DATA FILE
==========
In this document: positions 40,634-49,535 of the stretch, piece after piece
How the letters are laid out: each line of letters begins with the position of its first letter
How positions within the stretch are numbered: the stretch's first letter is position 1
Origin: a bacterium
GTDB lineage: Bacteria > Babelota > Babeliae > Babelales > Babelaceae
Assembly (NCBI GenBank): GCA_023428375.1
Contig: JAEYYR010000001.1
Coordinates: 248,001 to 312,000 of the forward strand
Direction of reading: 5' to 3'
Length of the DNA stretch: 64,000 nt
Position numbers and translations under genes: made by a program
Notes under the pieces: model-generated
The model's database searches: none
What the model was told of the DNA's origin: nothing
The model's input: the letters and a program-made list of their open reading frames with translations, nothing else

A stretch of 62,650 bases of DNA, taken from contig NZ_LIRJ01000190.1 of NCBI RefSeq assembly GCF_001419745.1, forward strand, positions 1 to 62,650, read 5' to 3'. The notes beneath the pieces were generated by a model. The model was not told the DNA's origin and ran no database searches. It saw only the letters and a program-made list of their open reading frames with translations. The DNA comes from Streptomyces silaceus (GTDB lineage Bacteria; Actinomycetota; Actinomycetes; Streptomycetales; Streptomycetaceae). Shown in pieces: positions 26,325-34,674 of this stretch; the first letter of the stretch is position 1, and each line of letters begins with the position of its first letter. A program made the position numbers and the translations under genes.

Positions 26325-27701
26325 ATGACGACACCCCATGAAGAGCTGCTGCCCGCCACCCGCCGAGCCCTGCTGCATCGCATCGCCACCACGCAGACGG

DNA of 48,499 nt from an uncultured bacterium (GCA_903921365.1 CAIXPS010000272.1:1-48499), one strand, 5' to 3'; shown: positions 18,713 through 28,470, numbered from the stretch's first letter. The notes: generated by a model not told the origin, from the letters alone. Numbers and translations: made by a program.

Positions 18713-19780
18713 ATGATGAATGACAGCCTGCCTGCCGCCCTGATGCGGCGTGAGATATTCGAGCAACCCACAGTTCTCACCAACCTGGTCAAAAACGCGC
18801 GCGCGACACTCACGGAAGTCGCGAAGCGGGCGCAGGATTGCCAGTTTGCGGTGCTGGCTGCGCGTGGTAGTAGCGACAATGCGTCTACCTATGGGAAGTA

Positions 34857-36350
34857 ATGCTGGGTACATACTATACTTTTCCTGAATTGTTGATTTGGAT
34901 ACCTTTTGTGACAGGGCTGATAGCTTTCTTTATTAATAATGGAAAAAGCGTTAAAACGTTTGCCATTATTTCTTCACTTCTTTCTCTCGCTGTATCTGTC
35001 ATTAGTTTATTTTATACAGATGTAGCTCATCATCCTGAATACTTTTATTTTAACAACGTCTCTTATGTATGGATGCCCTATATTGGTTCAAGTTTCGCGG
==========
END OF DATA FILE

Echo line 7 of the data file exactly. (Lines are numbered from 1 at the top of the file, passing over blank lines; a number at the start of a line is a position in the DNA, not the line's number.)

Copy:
Contig: JAEYYR010000001.1